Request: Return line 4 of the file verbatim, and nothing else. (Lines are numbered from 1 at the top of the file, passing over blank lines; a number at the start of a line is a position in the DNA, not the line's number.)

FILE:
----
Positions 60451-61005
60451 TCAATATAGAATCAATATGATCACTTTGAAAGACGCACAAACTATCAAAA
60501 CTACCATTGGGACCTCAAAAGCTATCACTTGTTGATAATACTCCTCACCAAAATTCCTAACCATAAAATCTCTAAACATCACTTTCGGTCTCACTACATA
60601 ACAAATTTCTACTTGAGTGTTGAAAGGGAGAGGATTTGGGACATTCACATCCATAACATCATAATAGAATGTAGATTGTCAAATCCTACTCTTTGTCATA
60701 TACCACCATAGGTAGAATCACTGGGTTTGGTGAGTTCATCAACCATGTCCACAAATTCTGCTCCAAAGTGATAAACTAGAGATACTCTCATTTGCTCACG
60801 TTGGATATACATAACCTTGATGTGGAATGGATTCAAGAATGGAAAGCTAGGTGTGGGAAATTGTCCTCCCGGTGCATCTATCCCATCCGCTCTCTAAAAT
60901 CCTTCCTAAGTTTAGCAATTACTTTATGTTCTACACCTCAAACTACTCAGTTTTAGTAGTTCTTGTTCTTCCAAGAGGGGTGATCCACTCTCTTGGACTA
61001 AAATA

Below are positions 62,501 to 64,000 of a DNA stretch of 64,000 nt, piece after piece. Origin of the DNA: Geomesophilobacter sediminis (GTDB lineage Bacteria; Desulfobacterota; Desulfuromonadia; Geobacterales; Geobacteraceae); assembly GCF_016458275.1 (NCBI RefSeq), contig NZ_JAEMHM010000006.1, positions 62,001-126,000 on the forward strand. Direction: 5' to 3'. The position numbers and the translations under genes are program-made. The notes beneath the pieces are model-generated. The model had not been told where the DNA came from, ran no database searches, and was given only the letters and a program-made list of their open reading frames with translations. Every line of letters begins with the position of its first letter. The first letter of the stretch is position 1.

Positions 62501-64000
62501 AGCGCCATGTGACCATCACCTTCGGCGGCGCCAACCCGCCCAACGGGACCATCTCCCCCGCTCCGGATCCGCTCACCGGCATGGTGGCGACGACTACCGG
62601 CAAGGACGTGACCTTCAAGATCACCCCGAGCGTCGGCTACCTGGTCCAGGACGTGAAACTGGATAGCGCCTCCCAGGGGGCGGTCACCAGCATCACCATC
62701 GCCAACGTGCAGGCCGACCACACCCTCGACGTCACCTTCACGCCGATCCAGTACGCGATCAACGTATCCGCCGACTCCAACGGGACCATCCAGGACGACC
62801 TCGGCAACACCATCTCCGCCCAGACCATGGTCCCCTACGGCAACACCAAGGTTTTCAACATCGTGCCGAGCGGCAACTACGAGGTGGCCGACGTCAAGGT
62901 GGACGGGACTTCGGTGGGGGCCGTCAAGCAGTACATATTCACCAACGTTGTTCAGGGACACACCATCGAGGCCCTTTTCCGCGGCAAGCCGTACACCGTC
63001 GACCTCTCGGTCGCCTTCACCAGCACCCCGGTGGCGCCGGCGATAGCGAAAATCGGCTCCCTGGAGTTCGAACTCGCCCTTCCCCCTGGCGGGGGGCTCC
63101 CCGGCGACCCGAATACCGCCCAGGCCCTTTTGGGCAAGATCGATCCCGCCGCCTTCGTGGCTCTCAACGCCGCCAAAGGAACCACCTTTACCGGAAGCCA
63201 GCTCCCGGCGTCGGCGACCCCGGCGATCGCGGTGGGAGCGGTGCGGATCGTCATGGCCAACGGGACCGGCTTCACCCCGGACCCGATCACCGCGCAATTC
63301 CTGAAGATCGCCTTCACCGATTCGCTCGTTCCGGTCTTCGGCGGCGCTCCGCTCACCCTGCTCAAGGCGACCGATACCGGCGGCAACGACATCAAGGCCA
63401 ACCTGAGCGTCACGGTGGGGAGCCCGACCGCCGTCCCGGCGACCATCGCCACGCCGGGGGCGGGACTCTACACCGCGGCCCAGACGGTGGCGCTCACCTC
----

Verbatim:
60601 ACAAATTTCTACTTGAGTGTTGAAAGGGAGAGGATTTGGGACATTCACATCCATAACATCATAATAGAATGTAGATTGTCAAATCCTACTCTTTGTCATA